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Identification of novel immune checkpoints as targets for cancer immunotherapy
  1. Ofer Levy1,
  2. Amir Toporic1,
  3. Gady Cojocaru1,
  4. Liat Dassa1,
  5. Ilan Vaknin1,
  6. Tal Fridman Kfir1,
  7. Inbal Barbiro1,
  8. Eyal Neria1,
  9. Arthur Machlenkin1,
  10. Spencer Liang2,
  11. Shirley Sameach-Greenwald1,
  12. Zurit Levin1,
  13. Galit Rotman1 and
  14. John Hunter2
  1. Aff1 grid.418916.30000 0004 0506 4804Compugen Ltd. Israel
  2. Aff2 Compugen Inc. San Francisco CA USA

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Meeting abstracts

Members of the B7/CD28 family of immune checkpoints, such as CTLA4, PD1 and PDL-1, play critical roles in T cell regulation, and have emerged as promising drug targets for cancer immunotherapy. We hypothesize that additional novel members of the B7/CD28 family play a role as negative immune regulators, and thus may serve as targets for therapeutic mAbs. Utilizing Compugen's predictive discovery platform, we identified eleven novel proteins that may serve as potential immune checkpoint candidates. The therapeutic potential of four of these proteins, CGEN-15001T, CGEN-15022, CGEN-15049 and CGEN-15052, was confirmed following validation of their immunomodulatory properties and demonstration of their expression in various cancers. Here we present results for two of these novel immune checkpoint candidates, CGEN-15049 and CGEN-15052.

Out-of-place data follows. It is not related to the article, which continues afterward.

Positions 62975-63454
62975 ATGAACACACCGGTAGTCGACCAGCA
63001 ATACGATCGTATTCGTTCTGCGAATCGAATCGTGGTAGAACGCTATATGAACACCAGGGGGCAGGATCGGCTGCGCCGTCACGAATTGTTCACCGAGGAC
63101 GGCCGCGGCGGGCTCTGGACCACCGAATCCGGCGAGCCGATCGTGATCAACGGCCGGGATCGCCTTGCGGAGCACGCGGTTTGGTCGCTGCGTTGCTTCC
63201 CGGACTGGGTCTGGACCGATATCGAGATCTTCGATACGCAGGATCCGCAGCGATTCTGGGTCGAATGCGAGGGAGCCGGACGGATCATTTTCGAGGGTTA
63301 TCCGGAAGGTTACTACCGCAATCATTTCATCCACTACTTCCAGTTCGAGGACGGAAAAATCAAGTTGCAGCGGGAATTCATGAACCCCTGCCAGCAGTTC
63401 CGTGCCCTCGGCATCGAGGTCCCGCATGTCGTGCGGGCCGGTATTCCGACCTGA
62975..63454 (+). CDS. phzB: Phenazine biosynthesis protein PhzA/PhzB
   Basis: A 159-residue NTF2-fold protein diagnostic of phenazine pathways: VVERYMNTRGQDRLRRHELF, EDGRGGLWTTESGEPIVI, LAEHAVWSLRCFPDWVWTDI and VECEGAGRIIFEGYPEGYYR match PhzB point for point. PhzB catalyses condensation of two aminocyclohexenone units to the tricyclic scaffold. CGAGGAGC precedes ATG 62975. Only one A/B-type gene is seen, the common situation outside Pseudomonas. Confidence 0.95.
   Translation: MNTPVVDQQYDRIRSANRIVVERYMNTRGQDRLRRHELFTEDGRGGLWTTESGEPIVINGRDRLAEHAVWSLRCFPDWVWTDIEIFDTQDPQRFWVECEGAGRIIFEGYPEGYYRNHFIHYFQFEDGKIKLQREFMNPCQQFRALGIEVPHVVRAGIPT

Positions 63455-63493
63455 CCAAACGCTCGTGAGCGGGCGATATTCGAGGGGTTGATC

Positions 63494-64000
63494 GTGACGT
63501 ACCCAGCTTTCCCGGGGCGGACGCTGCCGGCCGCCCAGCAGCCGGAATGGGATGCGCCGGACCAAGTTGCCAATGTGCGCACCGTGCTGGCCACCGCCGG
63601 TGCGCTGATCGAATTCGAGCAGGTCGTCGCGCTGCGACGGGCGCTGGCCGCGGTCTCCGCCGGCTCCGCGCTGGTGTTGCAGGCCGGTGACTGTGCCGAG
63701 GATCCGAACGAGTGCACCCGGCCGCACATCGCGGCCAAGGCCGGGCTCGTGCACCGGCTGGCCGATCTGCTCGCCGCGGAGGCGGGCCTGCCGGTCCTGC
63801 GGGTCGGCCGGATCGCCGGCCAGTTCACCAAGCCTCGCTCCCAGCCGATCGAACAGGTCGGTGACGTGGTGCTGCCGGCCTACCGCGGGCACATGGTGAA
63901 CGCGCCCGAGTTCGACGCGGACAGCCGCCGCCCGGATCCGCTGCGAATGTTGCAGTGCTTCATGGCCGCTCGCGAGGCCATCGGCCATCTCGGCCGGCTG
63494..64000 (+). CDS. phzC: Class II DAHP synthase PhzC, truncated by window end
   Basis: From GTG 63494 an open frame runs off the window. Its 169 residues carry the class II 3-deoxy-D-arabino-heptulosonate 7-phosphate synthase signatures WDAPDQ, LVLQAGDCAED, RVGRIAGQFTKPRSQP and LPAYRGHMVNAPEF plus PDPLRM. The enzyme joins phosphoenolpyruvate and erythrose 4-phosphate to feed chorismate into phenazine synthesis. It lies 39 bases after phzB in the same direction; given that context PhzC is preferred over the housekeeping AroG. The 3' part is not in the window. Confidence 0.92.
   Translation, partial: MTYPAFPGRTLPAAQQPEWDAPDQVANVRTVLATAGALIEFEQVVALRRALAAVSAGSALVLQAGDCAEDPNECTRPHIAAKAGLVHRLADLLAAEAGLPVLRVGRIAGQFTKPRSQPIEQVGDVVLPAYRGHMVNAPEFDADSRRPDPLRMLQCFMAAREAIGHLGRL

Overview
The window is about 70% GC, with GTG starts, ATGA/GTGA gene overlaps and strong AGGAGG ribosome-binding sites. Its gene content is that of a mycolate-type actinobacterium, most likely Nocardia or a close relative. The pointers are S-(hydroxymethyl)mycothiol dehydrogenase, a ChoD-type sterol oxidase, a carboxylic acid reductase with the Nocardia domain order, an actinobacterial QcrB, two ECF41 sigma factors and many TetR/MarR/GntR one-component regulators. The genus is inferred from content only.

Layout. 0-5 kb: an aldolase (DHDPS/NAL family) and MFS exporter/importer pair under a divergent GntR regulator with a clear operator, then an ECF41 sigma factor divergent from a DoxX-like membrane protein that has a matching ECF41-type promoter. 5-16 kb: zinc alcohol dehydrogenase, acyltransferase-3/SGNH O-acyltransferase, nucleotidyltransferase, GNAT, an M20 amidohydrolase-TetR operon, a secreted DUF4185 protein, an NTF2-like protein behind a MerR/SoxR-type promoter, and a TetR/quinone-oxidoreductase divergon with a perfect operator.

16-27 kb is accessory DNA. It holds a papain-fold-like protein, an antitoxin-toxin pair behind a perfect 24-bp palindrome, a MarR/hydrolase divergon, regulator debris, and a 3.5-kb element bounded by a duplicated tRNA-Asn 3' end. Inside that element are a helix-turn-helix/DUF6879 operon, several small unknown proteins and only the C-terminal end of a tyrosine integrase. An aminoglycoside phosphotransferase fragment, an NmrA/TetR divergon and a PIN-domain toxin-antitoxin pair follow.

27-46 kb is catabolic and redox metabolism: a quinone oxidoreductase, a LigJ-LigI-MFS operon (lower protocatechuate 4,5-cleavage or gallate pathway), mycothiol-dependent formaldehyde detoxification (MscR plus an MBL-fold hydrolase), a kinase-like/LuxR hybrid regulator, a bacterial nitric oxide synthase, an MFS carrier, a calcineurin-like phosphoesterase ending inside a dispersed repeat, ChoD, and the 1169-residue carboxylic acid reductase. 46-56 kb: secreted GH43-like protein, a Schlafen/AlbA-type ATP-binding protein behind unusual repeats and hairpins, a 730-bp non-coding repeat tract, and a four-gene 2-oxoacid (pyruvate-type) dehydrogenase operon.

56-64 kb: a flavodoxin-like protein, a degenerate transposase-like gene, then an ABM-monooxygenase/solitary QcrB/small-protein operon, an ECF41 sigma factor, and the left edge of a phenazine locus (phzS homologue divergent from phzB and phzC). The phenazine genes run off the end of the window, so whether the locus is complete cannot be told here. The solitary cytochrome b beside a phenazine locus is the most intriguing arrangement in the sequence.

A recombinant protein consisting of the extracellular domain of CGEN-15049 fused to an IgG Fc domain was shown to inhibit T cell activation and enhance iTregs differentiation. Moreover, ectopically expressed CGEN-15049 inhibits activation of melanoma-specific CTLs and dampens function of NK cells, supporting a role for this protein in tumor immune modulation. IHC studies indicate that CGEN-15049 is expressed in the tumor cells and in the tumor infiltrating immune cells of multiple epithelial cancers.

CGEN-15052 has demonstrated robust inhibition of T cell activation in several experimental settings, both as an ectopically expressed membrane protein and as an Fc fusion protein. IHC studies indicate that CGEN-15052 is expressed in multiple epithelial cancers, with particularly high expression in lung cancer samples.

Taken together, the ability of both of these proteins to modulate immune response in several types of cells that play key roles in cancer immune evasion, and their tumor expression profile, indicate that CGEN-15049 and CGEN-15052 are potential immune checkpoints that may serve as targets for cancer immunotherapy.